Many moons ago I blogged about a fellow I met in Bermuda, Rich Littauer, who was aboard a derelict 52-foot steel boat, Cha Cha, that had been towed into St. Georges after losing her engine and sails during a rough passage from Newport, Rhode Island. More recently I’ve been in touch with Drake Roberts, the singlehander who found Rich and his crew, Gail Alexander, adrift and towed them most of the way to Bermuda with his Westsail 42, Paragon. Drake has launched a YouTube channel and has posted a complete video account of his own voyage to ...Read More
As cruel a lee shore as exists on the planet.
Low Speed Chase comes to an end in the Farallones Race, a fully-crewed contest that had been run without loss of life since 1907.
Charlie Doane recently posted an article titled Bluewater Sailing On a Budget, about the purchase of his first bluewater sailboat in 1994. Adjusted for inflation he paid about $65,000 to purchase and outfit a boat for circling the Atlantic in. I enjoyed reading it and thought I'd write something similar.
In my case it won't be my first bluewater boat (though many would argue that my first boat, a 35' Wildcat Catamaran wasn't a bluewater boat) this is our idea of a bluewater boat on a budget. Our catamaran cost us over three times what we paid for this, ...Read More
This is an area of fiberglass sailboat construction that many owners ultimately become interested in, either because deck hardware installations on their boat start leaking, or because they decide to replace and upgrade hardware. Unfortunately, it is also an area where some builders often try to streamline their methods to save time and money, particularly when it comes to installing hardware such as winches, cleats, genoa tracks, travelers, stanchion bases, and the like.
As we’ve discussed earlier in this series, almost all fiberglass decks are cored these days, which presents two problems any time a deck is penetrated to ...Read More
09-Apr-2012 mazatlan, mexico.
Days like today remind us why we both like to cruise and to find ourselves constantly "living" in new places. We love getting out and just wandering new places, seeing what we can discover along the way. Of course now we do it with kids so we find ourselves discovering more than just those tiny, dark, hole-in-the-wall drinking dens that we used to zero in on.
Today as we rode the bus towards Old Town with no real destination in mind other than hopping off at the cathedral or main plaza we drove past a playground. A ...Read More
The LED "revolution" is sweeping the boating world. Installing LED lights means less power to get more light, smaller lights, smaller wire, tiny switches, and less weight. I'm not running out to replace all my lights with LEDs, but when I have to replace a light anyway, I replace it with an LED.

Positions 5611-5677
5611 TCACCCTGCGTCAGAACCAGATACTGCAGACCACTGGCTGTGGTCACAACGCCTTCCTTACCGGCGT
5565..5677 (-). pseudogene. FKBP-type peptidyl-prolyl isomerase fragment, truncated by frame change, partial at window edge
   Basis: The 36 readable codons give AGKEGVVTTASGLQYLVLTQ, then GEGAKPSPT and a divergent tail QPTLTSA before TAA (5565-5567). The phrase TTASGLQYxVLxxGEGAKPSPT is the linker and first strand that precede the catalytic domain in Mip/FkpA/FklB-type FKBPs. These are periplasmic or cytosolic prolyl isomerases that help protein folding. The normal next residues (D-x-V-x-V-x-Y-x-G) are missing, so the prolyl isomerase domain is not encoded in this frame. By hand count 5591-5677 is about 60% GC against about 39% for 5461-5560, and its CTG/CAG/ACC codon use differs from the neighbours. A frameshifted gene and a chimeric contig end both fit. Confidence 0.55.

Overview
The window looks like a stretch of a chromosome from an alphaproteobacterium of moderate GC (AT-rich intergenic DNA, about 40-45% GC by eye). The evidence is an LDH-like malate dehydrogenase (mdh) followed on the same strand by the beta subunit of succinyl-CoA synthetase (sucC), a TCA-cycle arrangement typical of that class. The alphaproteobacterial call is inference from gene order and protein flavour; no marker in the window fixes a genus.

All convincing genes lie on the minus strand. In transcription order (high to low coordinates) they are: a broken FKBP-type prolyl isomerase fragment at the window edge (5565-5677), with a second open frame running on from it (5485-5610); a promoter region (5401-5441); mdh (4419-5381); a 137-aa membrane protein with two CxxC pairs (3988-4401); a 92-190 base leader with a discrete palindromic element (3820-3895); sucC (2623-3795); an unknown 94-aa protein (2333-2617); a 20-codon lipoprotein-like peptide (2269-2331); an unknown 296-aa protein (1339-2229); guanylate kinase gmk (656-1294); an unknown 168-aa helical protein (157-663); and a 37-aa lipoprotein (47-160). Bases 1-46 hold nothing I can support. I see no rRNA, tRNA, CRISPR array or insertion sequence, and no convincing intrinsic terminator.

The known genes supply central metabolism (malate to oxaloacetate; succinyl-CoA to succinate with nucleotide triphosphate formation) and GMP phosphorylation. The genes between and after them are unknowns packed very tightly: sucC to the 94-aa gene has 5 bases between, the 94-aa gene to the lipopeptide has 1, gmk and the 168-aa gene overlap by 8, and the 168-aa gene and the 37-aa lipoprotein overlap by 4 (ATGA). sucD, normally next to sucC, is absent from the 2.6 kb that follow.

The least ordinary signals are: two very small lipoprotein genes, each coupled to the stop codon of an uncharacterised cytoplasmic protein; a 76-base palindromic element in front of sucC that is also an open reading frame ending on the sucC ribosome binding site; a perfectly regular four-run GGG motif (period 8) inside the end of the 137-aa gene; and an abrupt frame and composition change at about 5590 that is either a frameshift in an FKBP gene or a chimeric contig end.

If you've got the kind of florescent light pictured above (I've got three on my boat) it might be tempting to replace it with an LED strip, but the then you've got the stained footprint and screw holes from the old fixture to contend with.
My customer ...Read More
Well, Groupama isn't. They just staggered across the finish with their highly modified, and significantly shorter, mast.
But CAMPER is approaching Cape Horn and did their level best to make it seem significant. Just 2000 miles to go!
Sure, this short video of Banque Pop's epic Jules Verne record-setting run is in French. But you don't watch for the dialogue. You watch for the action.
There is plenty of action.Read More
The Nonsuch 30 was the first and most successful of the Nonsuch line of una-rigged cruising catboats built by Hinterhoeller Yachts of Ontario, Canada, from 1978 to 1994. Designed by Mark Ellis at the instigation of Gordon Fisher, a famous Canadian racing sailor who wanted a fast, easy-to-handle cruising boat for his retirement, this boat in particular and its four siblings (the Nonsuch 22, 26, 33, and 36) are among the most popular alternative-rigged production boats ever built. In all a total of 975 Nonsuchs were launched over the years; of these 522 were 30-footers. The Nonsuch remains a popular ...Read More
One of the eerie echoes of the 2010 Japanese tsunami was the ghost ship, Ryou-Un Maru, which broke free of her moorings and over the past year drifted across the Pacific to Alaska.
To prevent a hazard to shipping, or a ghostly beaching, the US Coast Guard late last week fired on it, and sank it, in 6,000 feet of water 180 miles west of the Alaska coast.
Here are some photos (full sequence here). Spooky.
And speaking of ghost ships, here is director James Cameron perfecting the CGI re-enactment of the sinking of the most haunting ...Read More